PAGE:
Charlotte Yonge is one of the most influential and important of Victorian women writers; but study of her work has been handicapped by a tendency to patronise both her and her writing, by the vast number of her publications and by a shortage of information about her professional career. Scholars have had to depend mainly on the work of her first biographer, a loyal disciple, a situation which has long been felt to be unsatisfactory. We hope that this edition of her correspondence will provide for the first time a substantial foundation of facts for the study of her fiction, her historical and educational writing and her journalism, and help to illuminate her biography and also her significance in the cultural and religious history of the Victorian age.


Featured Letters...

Elderfield, Otterbourne, Winchester
March 13th 1867
Sir, I am afraid you will think your kind mention of the Little Duke in your history of the Norman Conquest has brought on you an infliction - But I cannot resist the desire to send you my later story the Prince and the Page because in it I have tried as far as the scope of the story would allow, to do justice to the character of Simon de Montfort and Edward I. I am aware ... continue reading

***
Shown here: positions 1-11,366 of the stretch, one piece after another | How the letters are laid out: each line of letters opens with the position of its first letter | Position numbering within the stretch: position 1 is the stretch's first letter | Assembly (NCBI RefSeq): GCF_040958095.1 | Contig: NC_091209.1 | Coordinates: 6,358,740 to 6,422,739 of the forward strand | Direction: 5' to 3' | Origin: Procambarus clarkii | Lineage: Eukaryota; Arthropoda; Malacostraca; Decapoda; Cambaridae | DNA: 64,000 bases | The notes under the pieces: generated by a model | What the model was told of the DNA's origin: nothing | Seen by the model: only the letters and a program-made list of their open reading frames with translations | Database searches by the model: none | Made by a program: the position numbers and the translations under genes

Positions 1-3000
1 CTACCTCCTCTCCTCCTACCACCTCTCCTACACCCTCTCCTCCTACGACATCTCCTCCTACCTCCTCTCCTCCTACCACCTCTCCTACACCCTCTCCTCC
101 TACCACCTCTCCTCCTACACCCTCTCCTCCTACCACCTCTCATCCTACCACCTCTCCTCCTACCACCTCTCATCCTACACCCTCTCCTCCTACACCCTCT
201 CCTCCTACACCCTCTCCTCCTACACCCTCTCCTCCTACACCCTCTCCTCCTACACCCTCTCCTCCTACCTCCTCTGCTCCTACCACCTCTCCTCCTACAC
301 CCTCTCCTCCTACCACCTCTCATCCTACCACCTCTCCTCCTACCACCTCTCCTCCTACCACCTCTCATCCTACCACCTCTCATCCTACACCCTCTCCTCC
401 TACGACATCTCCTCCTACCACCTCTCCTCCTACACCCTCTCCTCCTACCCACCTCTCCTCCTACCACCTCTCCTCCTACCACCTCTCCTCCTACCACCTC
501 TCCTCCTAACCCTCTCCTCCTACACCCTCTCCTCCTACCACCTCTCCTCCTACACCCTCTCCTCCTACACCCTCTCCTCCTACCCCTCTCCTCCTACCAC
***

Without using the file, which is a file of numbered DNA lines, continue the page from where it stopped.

Elderfield, Otterbourne, Winchester.
March 4th [?1870]

My dear Arthur I shall put your corrections in, I always had I confess believed that Bombastes was in Hudibras, but I ought not to have done so, as I never read it.

As to the Rod being a Celtic word, I did not make away with that because I thought it was curious that the sound should suggest the same idea independently or perhaps by some lingering of the root in the old Italian dialects.

But I ... continue reading

Elderfield, Otterbourne, Winchester.
Novr 4th [1869?]

My dear Mr Moor This is what Mrs Arnold says, and I should think the terms as fair as could be expected. She is not a very charming looking person, but her husband has been half over the world and will probably be entertaining --- I wish I could send this over to you today, but our man is laid up with a bad cold --- Anything more you like me to do, I will ... continue reading

Elderfield, Otterbourne, Winchester.
Oct 28th 1864

My dear Mr Moor I am sorry to say that I had sent the £600 a year question away, but I think you may safely assume that the clergyman lives in the country, and has a house, and glebe - and that the three sons are of an age to be educated - I cannot get at the propounder of the question, or I would have asked her

With many thanks Yours sincerely C M Yonge

... continue reading